Becoming a restricted free agent for the second consecutive summer, Hansen was taken to salary arbitration by the Canucks. Following his hearing on 20 July 2010, he was awarded a one-year, one-way deal worth $850,000, which the Canucks agreed to. Recording career-highs of 9 goals, 20 assists and 29 points over 82 games in 2010–11, Hansen received the Canucks' Fred J. Hume Award as the team's "unsung hero" (voted by the Canucks' booster club). He added three goals and nine points over 25 games in the 2011 playoffs as the Canucks advanced to the Stanley Cup Finals, where they were defeated in seven games by the Boston Bruins. In the off-season, Hansen filed for salary arbitration. Prior to his hearing, Hansen and the Canucks avoided arbitration by agreeing to a three-year, $4.05 million contract. Many in the media, including those from the local Province newspaper, suggested that he ceded to the Canucks' negotiations, to which Hansen responded, "If you want to be in a position to win, you have to make some sacrifices."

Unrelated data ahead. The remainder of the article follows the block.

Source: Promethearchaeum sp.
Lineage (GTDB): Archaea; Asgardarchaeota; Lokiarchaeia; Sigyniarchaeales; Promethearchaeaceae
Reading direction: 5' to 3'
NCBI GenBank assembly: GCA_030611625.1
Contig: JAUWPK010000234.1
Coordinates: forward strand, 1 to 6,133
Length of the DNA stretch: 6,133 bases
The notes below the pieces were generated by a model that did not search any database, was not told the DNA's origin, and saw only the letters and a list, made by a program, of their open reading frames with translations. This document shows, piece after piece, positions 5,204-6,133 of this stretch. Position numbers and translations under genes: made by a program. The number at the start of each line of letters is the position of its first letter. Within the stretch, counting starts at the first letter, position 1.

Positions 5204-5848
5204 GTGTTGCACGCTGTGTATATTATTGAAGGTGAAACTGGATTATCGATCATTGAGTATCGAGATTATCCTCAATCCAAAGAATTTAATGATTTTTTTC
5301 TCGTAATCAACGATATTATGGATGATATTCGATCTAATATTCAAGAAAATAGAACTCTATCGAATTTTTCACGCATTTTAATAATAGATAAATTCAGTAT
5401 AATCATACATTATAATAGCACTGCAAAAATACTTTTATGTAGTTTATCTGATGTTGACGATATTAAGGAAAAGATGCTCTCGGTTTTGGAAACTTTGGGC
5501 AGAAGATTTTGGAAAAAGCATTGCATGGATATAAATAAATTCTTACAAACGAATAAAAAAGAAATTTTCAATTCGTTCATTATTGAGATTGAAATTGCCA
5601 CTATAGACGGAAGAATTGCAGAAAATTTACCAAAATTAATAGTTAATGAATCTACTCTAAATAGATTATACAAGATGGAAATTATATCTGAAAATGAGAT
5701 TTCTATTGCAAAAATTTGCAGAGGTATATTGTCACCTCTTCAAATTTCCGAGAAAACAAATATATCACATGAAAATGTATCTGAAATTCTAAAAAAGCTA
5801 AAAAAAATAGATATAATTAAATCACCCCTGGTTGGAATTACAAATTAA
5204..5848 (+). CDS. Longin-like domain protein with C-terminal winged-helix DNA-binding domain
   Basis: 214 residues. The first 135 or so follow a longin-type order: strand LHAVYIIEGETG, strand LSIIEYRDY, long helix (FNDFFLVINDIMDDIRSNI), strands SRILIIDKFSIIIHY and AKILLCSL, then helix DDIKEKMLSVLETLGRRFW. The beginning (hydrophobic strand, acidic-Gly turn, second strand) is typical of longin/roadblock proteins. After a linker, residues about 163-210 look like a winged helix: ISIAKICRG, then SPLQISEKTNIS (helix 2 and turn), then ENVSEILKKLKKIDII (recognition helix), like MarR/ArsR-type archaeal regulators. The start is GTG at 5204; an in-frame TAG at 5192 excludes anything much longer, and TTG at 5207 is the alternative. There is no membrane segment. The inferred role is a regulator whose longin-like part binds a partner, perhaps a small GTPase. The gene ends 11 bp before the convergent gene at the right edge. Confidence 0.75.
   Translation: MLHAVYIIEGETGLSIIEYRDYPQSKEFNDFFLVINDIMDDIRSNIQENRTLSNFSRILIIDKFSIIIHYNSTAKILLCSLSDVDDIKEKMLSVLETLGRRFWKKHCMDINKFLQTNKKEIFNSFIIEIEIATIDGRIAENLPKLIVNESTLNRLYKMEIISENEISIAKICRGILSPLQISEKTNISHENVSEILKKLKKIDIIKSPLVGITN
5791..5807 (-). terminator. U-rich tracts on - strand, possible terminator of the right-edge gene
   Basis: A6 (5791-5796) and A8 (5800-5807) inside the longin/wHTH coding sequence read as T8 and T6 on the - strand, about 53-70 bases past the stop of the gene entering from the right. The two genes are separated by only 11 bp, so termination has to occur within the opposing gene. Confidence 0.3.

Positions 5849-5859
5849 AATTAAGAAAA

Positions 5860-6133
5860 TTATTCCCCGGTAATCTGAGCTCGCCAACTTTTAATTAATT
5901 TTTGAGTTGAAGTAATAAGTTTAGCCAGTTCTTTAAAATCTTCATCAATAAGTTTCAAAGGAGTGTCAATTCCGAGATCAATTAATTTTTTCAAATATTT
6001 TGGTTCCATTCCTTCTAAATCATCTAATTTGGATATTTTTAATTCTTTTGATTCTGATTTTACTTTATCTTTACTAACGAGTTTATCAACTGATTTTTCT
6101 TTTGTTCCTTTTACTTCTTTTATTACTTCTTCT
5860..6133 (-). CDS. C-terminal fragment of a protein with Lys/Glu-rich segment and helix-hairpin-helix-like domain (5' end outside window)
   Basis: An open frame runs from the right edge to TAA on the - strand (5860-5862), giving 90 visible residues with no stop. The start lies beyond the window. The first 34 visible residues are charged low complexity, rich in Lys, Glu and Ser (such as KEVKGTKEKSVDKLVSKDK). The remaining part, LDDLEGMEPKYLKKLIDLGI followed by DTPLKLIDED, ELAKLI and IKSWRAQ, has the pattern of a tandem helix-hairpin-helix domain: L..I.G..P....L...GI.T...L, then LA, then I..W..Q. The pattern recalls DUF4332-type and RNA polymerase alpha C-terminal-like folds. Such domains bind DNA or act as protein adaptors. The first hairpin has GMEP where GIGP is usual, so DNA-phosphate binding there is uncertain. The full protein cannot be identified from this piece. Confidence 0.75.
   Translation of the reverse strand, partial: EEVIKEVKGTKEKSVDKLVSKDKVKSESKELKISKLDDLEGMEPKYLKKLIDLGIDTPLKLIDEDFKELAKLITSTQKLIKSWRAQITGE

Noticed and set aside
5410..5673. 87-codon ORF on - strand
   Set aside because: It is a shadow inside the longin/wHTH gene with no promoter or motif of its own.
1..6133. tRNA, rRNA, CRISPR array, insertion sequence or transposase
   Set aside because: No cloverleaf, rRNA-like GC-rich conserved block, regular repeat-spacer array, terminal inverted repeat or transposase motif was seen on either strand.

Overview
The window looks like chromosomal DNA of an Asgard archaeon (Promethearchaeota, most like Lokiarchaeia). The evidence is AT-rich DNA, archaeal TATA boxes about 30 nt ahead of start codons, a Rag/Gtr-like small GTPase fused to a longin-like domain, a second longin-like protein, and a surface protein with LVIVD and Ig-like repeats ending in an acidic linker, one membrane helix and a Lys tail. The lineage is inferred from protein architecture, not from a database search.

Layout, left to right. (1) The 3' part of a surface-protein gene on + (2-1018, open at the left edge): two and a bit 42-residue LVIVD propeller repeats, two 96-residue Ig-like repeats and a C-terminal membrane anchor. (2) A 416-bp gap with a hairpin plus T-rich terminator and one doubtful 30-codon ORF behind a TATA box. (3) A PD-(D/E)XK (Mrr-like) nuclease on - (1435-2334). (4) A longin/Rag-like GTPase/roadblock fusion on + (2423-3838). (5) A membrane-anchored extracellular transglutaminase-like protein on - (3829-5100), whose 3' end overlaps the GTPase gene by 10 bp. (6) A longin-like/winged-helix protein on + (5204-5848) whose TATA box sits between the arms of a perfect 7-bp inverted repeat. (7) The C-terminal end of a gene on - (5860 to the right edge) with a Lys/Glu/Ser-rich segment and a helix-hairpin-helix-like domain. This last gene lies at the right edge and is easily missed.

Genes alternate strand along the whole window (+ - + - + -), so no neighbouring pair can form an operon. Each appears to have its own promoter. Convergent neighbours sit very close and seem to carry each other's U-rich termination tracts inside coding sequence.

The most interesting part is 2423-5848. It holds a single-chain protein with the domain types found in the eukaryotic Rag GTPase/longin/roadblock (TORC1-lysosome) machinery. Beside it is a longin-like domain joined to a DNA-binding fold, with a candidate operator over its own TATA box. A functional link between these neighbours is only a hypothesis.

In the first month of the 2011–12 season, Hansen was hit from behind by defenceman Shea Weber in a game against the Nashville Predators on 20 October 2011. While he was uninjured on the play, Weber was fined $2,500 — the maximum allowable financial penalty — by the League the following day. The following month, Hansen earned a brief stint playing on the Canucks' first line with Daniel and Henrik Sedin, replacing Alexandre Burrows. Enjoying a career season, he surpassed his previous personal best of nine goals in the NHL by December 2011. He continued to play the majority of the campaign on the Canucks' checking line and finished with 16 goals and 39 points over 82 games. Although Vancouver won their second consecutive Presidents' Trophy in 2011–12, they lost in the first round of the playoffs to the Los Angeles Kings. Hansen had one goal in the five-game series.